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A pulmonary ventilation/perfusion scan is a series of two lung scans. The scans are either performed together or one after the other, but are often referred to as one procedure.
One of the scans is called a VQ scan, which stands for ventilation quotient. This scan measures how well air is able to flow through your lungs. The other scan is called a perfusion scan, which shows where blood flows in your lungs.
Both scans involve the use of a low-risk radioactive substance that can be traced by a special type of scanner. The substance will show up in the scanned image and can tell your doctor information about how well your lungs are working. The substance will gather at areas of abnormal blood or airflow, which may indicate a blockage in the lung.
A VQ scan is used most frequently to screen for a pulmonary embolus, which is also known as a blood clot in the lungs. Symptoms of pulmonary embolus may include:
This scan may also be used to screen for other lung conditions, or to test the lung function in people with lung disease. The VQ scan may be used to screen for or test lung function related to the following conditions:
Your doctor will explain the procedure of the VQ scan to you, as well as the risks associated with the test. You will be asked to sign a consent form after the possible risks have been explained to you and you’ve had a chance to ask any questions.
Before the test, you should tell your doctor about any known allergies you have, particularly to contrast dyes or latex. This will make sure your doctor and the rest of the medical staff are prepared for the possibility of an allergic reaction during the test.
It’s also important that you tell your doctor if you are pregnant or breastfeeding. The contrast dye used may be passed on to the fetus or through breast milk.
You should inform your doctor if you have had a test that included the use of radioactive materials — called a nuclear test — in the past 48 hours. If you have, there may be radioactive dye remaining in your body, which can affect the results of the test.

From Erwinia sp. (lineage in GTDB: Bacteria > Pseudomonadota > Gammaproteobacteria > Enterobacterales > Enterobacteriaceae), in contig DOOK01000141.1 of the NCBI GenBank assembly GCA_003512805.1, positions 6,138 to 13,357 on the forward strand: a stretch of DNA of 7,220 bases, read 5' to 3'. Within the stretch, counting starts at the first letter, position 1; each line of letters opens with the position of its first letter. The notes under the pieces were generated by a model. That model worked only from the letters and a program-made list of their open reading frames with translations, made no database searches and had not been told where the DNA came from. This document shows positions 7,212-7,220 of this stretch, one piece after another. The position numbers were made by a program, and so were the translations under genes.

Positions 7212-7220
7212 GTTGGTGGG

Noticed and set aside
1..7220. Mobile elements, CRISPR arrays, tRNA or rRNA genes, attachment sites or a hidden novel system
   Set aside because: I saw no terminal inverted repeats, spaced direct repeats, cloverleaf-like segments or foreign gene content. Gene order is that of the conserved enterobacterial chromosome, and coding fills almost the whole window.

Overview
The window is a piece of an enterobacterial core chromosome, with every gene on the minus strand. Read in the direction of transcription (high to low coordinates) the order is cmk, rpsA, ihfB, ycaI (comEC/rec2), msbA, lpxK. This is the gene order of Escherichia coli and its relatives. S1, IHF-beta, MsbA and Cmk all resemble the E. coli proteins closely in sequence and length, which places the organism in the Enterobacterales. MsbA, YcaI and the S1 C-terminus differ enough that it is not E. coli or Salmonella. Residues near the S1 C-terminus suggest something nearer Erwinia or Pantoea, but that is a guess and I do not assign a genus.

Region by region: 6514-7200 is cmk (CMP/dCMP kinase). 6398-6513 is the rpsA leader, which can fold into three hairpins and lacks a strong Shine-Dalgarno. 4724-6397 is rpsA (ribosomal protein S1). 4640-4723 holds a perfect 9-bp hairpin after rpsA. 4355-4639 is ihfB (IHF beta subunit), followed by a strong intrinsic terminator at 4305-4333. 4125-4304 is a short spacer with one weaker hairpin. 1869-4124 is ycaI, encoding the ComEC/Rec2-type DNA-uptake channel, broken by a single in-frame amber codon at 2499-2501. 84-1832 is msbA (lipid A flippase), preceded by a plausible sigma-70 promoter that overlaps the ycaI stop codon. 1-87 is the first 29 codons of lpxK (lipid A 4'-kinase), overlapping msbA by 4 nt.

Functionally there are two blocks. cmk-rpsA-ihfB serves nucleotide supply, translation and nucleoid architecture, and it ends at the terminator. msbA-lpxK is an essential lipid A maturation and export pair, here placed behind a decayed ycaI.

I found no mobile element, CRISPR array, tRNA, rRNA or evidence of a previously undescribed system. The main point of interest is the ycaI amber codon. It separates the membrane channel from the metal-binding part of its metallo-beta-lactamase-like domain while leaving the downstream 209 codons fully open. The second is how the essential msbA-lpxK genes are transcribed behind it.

You should try to wear loose fitting clothing without metal fasteners to the test, or you may be asked to change into a patient gown. It’ll also necessary to remove any metal jewelry, including piercings, so you may wish to also avoid wearing jewelry to the test. Generally, there is no special dietary preparation, such as fasting, before the scan.
You may also be asked to have an X-ray of your chest done 24 to 48 hours before your test.
For the entire scan, which takes about 45 minutes, you’ll be asked to lie down on an examination table. For the perfusion scan, a technician will set up an intravenous (IV) line. Radionuclide dye will be introduced into your bloodstream through a needle, usually using a vein on the inside of your elbow or on the back of your hand. This dye usually contains small amounts of radioactive technetium. You may feel mild to moderate pain from the IV or a pricking sensation.
When the dye has been injected, the technician will remove the IV and you will then be moved under a special scanner. This scanner will detect the dye and look at how it flows into your lungs via your bloodstream.
You will need to lie still while the images are being captured. However, the technician may ask you to move positions to get pictures from different angles.
For the VQ scan, you will be given a mouthpiece while you are still lying underneath the scanner. You will be asked to breathe through the mouthpiece, which contains a gas with a radioactive substance, usually radioactive xenon or technetium.
The scanner will take images of your lungs while you are breathing in the gas. You should try not to swallow this gas. It could interfere with the images that need to be taken of the lungs. You may be asked to hold your breath to capture certain images.
When the technician has taken all the necessary pictures, the mouthpiece will be removed, and you will be able to leave the scanner. And your breathing will gradually remove the gas from your lungs.
There is a low risk associated with a VQ scan. The amount of radiation a person is exposed to in this process is roughly equal to the amount they are naturally exposed to in a year, according to the National Heart, Lung, and Blood Institute.
However, problems can arise due to the radioactive substances and the insertion of the IV. Possible risks include:
You may be monitored for a short time after the test to check for any allergic reactions. Someone will also check the IV site for redness and swelling. You may feel slightly dizzy from lying down during the test.
It is important that you drink plenty of fluids after your test to help flush the radioactive substances from your body. If you notice any redness, swelling, or pain at the IV site once you return home, notify your doctor as this may be sign of an infection.
You can eat and drink as usual, unless your doctor says otherwise. Also, avoid having any other nuclear procedures for the next 24 to 48 hours.
Written by: Janelle Martel
Medically reviewed on: Jun 07, 2016: Deborah Weatherspoon, PhD, MSN, CRNA, COI
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